Notes from the Manager
Related Strips: #381: Flash Forward
The movie Jason and Kurt are watching is The Bride of Frankenstein, directed by James Whale (The Invisible Man, Frankenstein). Those of you who aren't horribly disappointed by Jason's smoking habit will find the rest of the Bride scene funny…
Gods and Monsters is a fictional (or fictionalized, at least) 1998 film about Whale, written and directed by Bill Condon (Dreamgirls and, yes, Twilight: Breaking Dawn – Part 1 and 2), starring Ian McKellen as the filmmaker and Brendan Fraser as a handsome dumbass. Typecasting, yes. Anyway, it is a fantastic movie. The clip our boys are watching pops up in Gods and Monsters, which is why Jason brought it up. (Not that that's a terribly important point.)
So there you have it; after last week's self-contained movie joke, this is the real starting point for Book 6. I don't want to talk too much about my plans for this book, but I think this will be a lot of fun…
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Saturday, October 4, 2014
Written and directed by James Ward Byrkit.
Starring Emily Foxler, Hugo Armstrong, Nicholas Brendon, Elizabeth Gracen, Lauren Maher, Alex Manugian, Lorene Scafaria, and Maury Sterling.
A new Patreon backer at the $50 level opted out of the usual reward of a plug in the “Become a Multiplex Patron” box (above, on the website), asking instead for me to plug the 2013 indie science fiction filmCoherence (with which he is not affiliated). I was happy to oblige, and so “A fan of Coherence” — a.k.a. The Patron, as I’ll refer to him from here out — is, for the duration of his patronage, among Multiplex‘s supporters. (And, yes, I will review just about any movie a $50 backer asks me to.)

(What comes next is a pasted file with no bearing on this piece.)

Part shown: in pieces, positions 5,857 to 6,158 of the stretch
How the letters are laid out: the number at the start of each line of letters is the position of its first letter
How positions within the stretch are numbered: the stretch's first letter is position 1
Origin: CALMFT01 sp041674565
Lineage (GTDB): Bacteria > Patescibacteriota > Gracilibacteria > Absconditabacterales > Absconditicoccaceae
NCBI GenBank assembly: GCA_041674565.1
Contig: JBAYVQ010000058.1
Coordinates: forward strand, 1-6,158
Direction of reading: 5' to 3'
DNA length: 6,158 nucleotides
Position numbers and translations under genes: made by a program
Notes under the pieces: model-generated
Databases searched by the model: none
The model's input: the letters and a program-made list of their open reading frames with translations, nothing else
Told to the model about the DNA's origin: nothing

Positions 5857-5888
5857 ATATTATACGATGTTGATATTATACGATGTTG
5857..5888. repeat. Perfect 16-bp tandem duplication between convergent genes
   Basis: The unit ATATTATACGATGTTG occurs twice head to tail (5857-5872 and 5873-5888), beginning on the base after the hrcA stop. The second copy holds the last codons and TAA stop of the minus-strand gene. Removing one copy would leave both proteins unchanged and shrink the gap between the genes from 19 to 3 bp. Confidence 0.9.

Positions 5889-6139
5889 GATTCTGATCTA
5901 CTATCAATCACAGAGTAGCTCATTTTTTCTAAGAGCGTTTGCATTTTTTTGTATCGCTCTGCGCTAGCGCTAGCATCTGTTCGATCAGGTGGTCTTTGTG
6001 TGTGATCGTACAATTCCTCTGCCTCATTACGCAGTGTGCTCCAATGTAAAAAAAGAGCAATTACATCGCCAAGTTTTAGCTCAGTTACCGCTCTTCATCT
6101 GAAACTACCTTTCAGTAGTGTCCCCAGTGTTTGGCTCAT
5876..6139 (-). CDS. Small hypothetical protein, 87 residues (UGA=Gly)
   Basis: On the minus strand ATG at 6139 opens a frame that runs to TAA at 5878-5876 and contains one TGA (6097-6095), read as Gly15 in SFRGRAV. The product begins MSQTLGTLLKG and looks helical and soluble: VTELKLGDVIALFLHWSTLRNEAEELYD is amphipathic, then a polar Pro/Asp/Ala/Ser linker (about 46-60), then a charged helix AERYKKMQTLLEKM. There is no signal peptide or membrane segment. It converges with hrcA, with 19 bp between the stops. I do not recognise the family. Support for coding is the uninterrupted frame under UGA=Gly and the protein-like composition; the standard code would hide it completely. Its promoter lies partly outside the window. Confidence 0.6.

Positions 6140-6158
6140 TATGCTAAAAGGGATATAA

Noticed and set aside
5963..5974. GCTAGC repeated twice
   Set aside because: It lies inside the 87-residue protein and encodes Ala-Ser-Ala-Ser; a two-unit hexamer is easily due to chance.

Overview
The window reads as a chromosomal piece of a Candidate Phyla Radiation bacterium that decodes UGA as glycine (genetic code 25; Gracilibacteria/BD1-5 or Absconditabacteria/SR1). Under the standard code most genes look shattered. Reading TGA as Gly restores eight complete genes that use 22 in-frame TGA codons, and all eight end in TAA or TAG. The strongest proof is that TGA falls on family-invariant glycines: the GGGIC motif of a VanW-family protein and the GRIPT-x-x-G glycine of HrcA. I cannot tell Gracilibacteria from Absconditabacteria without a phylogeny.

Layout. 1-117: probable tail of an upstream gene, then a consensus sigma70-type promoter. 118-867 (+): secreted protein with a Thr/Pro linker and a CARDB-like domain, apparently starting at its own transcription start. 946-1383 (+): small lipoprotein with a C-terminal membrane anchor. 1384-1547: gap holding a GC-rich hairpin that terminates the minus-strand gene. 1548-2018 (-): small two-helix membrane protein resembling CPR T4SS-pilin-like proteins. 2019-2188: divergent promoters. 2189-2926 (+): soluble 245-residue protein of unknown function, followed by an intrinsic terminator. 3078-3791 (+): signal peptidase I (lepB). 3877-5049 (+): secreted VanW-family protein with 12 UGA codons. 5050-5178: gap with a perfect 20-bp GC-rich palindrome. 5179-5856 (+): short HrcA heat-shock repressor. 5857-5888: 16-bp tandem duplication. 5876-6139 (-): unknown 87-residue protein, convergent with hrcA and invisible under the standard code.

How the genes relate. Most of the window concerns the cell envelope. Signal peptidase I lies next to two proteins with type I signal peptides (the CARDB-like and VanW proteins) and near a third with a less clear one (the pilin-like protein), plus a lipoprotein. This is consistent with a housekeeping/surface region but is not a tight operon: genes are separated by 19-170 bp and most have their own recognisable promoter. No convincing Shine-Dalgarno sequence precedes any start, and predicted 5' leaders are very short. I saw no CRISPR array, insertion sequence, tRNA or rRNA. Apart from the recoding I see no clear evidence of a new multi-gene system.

What really got my interest in the film (aside from being asked very nicely to see it) was that The Patron compared it to Shane Carruth’s Primer, one of the best no-budget sci-fi movies ever made. I can definitely see the comparison: both are decidedly low-budget films with small casts and a science-fictiony premise. I feel like seeing the film fairly blind is probably the best, so I won’t summarize the plot beyond the premise of eight friends having a dinner party when a comet passes over and Strange Things Happen, but I don’t think I’m quite as enthusiastic as The Patron.
Unfortunately, the “go in as blind as you can” suggestion means I feel like I need to be pretty vague. Some clunky (and largely unnecessary) exposition gets spat out early on, which tried my patience a bit, but it gets fun as the plot gets rolling. And the plot is definitely the star of the film, not the largely forgettable cast of affluent, Southern California white people or the dialogue, which often feels improvised (in that it neither pushes the story forward nor reveals character, as good dialogue ought to).
Despite some genuinely terrifically creepy or suspenseful moments in the film, a handful of contrived plot points hold it back from being much more than a fun genre flick for me, but I found myself wondering what would happen next — almost up to the very end. A late turn in the film got more of an eye-roll from me than the shock that I think it was supposed register. As always, your mileage may vary, but the film’s merits make it well worth a viewing, particularly for science fiction fans suffering from blockbuster fatigue.
Here’s the trailer! If it piques your interest, please do check it out. It’s available for rent from Amazon Instant Video or for purchase from its official website, among other places. (I never recommend reading YouTube comments, but definitely on’t read the comments if you want to stay away from spoilers.)
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